Tulane is also a top producer of graduate degrees that focus on Latin America. Since the mid-l960s, over 300 students have graduated with an interdisciplinary M.A. degrees in Latin American Studies and have gone on to positions in the public and private sectors, and for additional training in the disciplines and professions. Almost forty have graduated with the interdisciplinary Ph.D. in Latin American Studies since the late l970s. Virtually every one of these graduates is working or has worked in the field. A few placements include University of New Mexico, University of Texas, Smith College, Middlebury College, Banco de Bilbao, Harvard University, U.S. Agency for International Development, and some seven Mexican universities.

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Congreso de Jornaleros: Experiences and Perspectives from Immigrant Workers in New Orleans

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The Congress of Day Laborers, an organization of immigrant workers and families founded by the day laborers who helped rebuild New Orleans after Hurricane Katrina, is a leadership pipeline for hundreds of members into public life and social movement participation. A panel of immigrant leaders from Congreso will share how they have formed alliances across the community and influenced elected officials, as well as how students can help build a more tolerant society.

For more information please email Kate Rose (Vice President, BridgeTulane) at krose4@tulane.edu.

This event is sponsored by BridgeTulane, the Payson Graduate Program, the Stone Center for Latin American Studies, the Department of Anthropology and the New Orleans Workers’ Center for Racial Justice.

Newcomb Art Museum to host Archivist Panel for installation EMPIRE

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On Wednesday, April 25, join the Newcomb Art Museum for an incredible panel, moderated by Rebecca Snedeker, with the archivists of the various collections across Tulane as they discuss their responsibilities as cultural curators and the role od archives on campus.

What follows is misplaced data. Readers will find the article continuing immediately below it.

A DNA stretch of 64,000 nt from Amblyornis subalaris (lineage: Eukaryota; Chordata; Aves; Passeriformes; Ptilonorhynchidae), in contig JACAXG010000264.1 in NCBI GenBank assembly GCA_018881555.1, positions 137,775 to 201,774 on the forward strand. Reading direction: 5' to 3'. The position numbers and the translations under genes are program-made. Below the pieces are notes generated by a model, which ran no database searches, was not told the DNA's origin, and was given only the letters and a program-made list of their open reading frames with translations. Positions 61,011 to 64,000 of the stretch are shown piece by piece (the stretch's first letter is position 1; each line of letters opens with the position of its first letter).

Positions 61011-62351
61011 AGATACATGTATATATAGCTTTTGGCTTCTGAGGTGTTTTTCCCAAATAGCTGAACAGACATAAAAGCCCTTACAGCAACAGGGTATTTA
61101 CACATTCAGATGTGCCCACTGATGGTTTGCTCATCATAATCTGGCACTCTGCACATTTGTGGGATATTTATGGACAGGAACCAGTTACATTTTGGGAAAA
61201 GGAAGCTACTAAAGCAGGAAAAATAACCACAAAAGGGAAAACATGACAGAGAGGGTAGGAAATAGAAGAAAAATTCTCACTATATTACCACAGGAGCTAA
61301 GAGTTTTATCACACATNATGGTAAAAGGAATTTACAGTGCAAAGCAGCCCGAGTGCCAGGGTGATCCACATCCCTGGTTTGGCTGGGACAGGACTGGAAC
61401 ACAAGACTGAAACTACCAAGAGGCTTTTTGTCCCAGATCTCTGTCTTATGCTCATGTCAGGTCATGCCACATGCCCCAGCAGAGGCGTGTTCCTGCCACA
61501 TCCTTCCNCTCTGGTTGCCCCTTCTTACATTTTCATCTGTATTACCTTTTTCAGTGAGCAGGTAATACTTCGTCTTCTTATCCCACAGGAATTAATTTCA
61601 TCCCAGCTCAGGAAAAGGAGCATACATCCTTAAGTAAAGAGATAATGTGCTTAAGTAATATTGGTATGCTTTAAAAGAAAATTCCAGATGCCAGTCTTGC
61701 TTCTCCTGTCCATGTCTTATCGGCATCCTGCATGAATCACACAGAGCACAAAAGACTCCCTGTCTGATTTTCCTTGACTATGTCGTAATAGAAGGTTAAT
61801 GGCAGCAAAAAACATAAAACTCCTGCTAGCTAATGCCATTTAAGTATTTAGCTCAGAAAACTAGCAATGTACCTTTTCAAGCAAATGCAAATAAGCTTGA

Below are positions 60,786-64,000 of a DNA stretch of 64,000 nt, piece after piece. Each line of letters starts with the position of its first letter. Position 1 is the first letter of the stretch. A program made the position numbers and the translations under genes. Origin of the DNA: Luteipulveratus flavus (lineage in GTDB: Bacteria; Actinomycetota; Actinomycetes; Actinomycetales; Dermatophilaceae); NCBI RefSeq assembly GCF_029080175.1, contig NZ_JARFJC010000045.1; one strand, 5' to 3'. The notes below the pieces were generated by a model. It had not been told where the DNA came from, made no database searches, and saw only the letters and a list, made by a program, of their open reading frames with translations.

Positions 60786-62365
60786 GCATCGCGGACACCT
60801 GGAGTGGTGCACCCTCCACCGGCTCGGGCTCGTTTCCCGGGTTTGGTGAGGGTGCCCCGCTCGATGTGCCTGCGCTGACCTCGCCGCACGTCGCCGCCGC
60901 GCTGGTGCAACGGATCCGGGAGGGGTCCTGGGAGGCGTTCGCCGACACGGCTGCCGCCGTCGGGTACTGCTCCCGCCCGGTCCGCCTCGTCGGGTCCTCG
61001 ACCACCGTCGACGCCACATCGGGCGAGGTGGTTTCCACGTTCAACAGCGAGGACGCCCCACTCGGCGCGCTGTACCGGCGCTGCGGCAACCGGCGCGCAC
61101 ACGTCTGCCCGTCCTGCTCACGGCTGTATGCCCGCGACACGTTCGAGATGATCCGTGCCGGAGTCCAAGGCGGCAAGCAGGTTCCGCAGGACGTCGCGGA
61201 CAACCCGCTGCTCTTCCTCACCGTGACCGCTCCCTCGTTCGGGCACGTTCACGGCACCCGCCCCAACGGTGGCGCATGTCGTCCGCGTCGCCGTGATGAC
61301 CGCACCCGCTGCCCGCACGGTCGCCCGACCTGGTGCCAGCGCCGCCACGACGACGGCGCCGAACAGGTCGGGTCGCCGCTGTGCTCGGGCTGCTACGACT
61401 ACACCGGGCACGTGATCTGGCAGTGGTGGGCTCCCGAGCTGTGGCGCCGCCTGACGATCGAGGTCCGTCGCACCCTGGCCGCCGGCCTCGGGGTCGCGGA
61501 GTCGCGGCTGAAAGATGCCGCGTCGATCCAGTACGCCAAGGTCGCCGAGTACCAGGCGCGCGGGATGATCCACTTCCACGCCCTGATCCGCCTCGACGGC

In celebration of the New Orleans Tri-centennial, Newcomb Art Museum has on display an exhibit entitled EMPIRE, an immersive art installation by Los Angeles-based artists Fallen Fruit, from April 13, 2018 to July 7, 2018 on Tulane University’s uptown campus.

In EMPIRE, Fallen Fruit intentionally includes historical records, ephemeral artifacts, artworks and objects culled from various archives across Tulane’s campus and recontextualizes them in the museum. The archives include those from the Amistad Research Center, Hogan Jazz Archive, the Latin American Library, Louisiana Research Collection, Tulane Law Library, Tulane University Archives, Middle American Research Institute, Newcomb Art Museum, Newcomb College Institute, Royal D. Suttkus Fish Collection/Tulane University Biodiversity Research Institute and Southeastern Architectural Archive.

This panel is free and open to the public.

Featuring

Kara Olidge, Executive Director
Amistad Research Assistant

Alaina Hébert, Associate Curator of Graphics
Hogan Jazz Archive

Leon Miller, Head of the Louisiana Research Collection

Caroline Parris, Collections Manager
Middle American Research Institute

Sierra Polisar, Art Collections Manager & Registrar
Newcomb Art Museum

Chloe Raud, Head of Newcomb Archives and Vorhoff library Special Collections
Newcomb Art Institute

Justin Mann, Collections Manager
Royal D. Suttkus Fish Collection
Tulane University Biodiversity Research Institute

Kevin Williams, Archivist
Southeastern Architectural Archive

Ann Case, University Archivist
Howard-Tilton Memorial Library Tulane University Archives

Learn more about the installation by visiting the Newcomb Art Museum’s website. The exhibition has also been featured in the Tulane Hullabaloo and Tulane New Wave.

Chantalle Verna to Present Research on U.S. and Haitian Relationships in Post-Occupation Haiti